SARS-CoV-2 Variants Circulating in the United States

SARS-CoV-2 Variants Circulating in the United States 09-17-2021 Map of U. S. with regions with pie charts overlay 09-17-2021 More Variants Data

Testing

The percentage of COVID-19 NAATs (nucleic acid amplification tests)* that are positive (percent positivity) has decreased from the previous week. The 7-day average of percent positivity from NAATs is now 8.9%. The 7-day average number of tests reported for September 3–September 9, 2021, was 1,394,082, down 14.1% from 1,623,346 for the prior 7 days.

551,805,555
Total Tests Reported

551,805,555
Total Tests Reported

1,394,082
7-Day Average Tests Reported

8.9%
7-Day Averae % Positivity

551,805,555
Total Tests Reported

9.1%
Previous 7-Day Average % Positivity

-1.8%
Change in 7-Day Average % Positivity since Prior Week

*Test for SARS-CoV-2, the virus that causes COVID-19

COVID-19 NAAT Laboratory Test 7-day Percent Positivity by State/Territory

COVID-19 NAAT Laboratory Test 7-day Percent Positivity by State/Territory 09-17-2021

Vaccinations

The U.S. COVID-19 Vaccination Program began December 14, 2020. As of September 16, 2021, 383 million vaccine doses have been administered. Overall, about 210.7 million people, or 63.5% of the total U.S. population, have received at least one dose of vaccine. About 180.1 million people, or 54.2% of the total U.S. population, have been fully vaccinated.* As of September 16, 2021, the 7-day average number of administered vaccine doses reported (by date of CDC report) to CDC per day was 773,763, a 1.6% decrease from the previous week.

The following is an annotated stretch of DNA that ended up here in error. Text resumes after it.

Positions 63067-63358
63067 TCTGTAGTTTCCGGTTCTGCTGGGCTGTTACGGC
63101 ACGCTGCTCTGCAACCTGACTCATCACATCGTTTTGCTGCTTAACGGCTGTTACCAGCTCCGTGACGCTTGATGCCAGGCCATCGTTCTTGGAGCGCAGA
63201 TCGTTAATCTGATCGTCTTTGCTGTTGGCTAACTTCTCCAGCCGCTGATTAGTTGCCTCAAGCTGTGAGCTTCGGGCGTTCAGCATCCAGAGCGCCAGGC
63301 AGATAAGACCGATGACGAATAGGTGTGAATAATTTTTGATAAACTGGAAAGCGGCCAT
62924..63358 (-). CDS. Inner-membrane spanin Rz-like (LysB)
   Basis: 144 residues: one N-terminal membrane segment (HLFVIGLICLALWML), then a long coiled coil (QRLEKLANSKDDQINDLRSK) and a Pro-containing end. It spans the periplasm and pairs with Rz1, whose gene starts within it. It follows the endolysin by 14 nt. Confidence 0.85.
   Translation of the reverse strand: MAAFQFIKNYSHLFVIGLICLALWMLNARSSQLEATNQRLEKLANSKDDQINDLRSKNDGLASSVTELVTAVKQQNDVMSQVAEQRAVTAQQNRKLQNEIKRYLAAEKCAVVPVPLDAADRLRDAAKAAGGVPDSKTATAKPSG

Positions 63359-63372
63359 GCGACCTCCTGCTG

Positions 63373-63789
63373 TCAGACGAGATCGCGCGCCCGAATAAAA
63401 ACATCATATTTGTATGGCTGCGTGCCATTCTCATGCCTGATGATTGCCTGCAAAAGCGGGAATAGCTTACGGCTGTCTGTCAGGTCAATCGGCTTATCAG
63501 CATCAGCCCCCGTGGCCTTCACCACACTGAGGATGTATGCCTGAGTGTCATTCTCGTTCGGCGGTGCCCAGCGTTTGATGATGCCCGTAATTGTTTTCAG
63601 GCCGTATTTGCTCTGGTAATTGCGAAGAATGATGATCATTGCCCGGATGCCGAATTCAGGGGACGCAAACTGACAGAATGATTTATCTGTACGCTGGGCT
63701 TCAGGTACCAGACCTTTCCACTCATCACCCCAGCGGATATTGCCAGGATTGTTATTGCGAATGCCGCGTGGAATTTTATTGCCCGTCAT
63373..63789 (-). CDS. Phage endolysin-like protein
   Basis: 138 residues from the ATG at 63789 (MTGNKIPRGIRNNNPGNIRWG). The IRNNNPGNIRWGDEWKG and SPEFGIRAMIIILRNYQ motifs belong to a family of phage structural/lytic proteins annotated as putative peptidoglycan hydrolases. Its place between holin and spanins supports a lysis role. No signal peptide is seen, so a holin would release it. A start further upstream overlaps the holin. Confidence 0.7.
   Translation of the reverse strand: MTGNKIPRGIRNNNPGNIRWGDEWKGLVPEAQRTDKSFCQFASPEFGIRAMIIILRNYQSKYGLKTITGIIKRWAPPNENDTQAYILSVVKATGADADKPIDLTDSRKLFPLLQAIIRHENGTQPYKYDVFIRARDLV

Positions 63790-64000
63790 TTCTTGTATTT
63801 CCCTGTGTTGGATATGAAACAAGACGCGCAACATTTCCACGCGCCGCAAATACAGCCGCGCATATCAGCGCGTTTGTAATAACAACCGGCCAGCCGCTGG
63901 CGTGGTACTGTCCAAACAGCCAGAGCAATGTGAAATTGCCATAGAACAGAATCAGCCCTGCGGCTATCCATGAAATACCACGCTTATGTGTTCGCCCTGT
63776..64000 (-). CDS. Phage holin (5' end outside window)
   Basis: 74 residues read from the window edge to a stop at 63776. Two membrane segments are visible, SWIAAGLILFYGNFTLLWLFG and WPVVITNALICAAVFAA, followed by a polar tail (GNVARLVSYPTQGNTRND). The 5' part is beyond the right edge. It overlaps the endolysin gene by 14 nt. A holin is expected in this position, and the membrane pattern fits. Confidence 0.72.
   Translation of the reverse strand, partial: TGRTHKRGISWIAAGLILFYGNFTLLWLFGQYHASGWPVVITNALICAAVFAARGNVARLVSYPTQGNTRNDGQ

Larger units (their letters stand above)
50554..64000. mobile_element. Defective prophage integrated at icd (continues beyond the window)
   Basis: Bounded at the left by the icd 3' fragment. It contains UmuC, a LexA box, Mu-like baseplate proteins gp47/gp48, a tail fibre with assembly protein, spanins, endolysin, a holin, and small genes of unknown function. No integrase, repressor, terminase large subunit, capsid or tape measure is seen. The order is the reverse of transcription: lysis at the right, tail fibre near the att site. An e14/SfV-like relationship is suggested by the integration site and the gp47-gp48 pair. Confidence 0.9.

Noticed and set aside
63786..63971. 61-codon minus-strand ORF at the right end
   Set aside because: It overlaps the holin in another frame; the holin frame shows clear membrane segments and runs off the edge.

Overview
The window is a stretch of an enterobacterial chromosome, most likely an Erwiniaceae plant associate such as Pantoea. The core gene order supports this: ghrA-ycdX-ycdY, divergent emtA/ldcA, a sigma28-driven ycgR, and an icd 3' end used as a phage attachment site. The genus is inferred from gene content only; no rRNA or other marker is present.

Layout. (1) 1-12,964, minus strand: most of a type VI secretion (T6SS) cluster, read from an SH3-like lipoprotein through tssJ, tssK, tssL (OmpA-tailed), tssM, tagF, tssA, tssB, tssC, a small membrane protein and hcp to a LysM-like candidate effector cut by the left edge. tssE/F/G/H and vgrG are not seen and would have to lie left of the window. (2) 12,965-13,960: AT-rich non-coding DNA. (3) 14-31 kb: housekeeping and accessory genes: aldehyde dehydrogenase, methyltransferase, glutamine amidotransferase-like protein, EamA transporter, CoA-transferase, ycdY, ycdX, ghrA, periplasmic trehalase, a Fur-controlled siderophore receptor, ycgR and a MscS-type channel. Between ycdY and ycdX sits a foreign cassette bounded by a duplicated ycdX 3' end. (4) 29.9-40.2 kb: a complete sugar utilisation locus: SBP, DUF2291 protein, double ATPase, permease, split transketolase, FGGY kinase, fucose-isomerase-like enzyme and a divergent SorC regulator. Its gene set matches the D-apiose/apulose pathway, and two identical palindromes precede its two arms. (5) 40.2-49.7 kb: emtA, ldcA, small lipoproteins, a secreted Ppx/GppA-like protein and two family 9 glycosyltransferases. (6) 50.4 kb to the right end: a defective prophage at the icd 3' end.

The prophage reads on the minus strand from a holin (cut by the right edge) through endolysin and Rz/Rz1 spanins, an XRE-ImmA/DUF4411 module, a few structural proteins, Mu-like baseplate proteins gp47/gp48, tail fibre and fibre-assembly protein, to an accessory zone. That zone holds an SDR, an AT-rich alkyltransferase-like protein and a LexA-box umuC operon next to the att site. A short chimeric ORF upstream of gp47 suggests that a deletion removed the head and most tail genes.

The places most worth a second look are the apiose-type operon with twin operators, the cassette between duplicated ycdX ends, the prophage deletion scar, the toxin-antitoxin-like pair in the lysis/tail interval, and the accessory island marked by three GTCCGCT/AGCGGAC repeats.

CDC’s COVID Data Tracker Vaccination Demographic Trends tab shows vaccination trends by age group. As of September 16, 2021, 93% of people ages 65 years or older have received at least one dose of vaccine and 82.7% are fully vaccinated. Over three-quarters (76.1%) of people ages 18 years or older have received at least one dose of vaccine and 65.4% are fully vaccinated. For people ages 12 years or older, 74.2% have received at least one dose of vaccine and 63.5% are fully vaccinated.

383,038,403
Vaccines Administered

210,700,361
People who received at least one dose

180,086,143
People who are fully vaccinated*

63.5%
Percentage of the US population that has received at least one dose

54.2%
Percentage of the US population that has been fully vaccinated*

+0.8
Percentage point increase from last week

+0.8
Percentage point increase from last week

*Represents the number of people who have received the second dose in a two-dose COVID-19 vaccine series (such as the Pfizer or Moderna vaccines),) or one dose of the single-shot Johnson & Johnson’s Janssen vaccine.

Daily Change in the Total Number of Administered COVID-19 Vaccine Doses Reported to CDC by the Date of CDC Report, United States

red line

7-Day moving average

Daily Change in the Total Number of Administered COVID-19 Vaccine Doses Reported to CDC by the Date of CDC Report 09-17-2021

Hospitalizations

New Hospital Admissions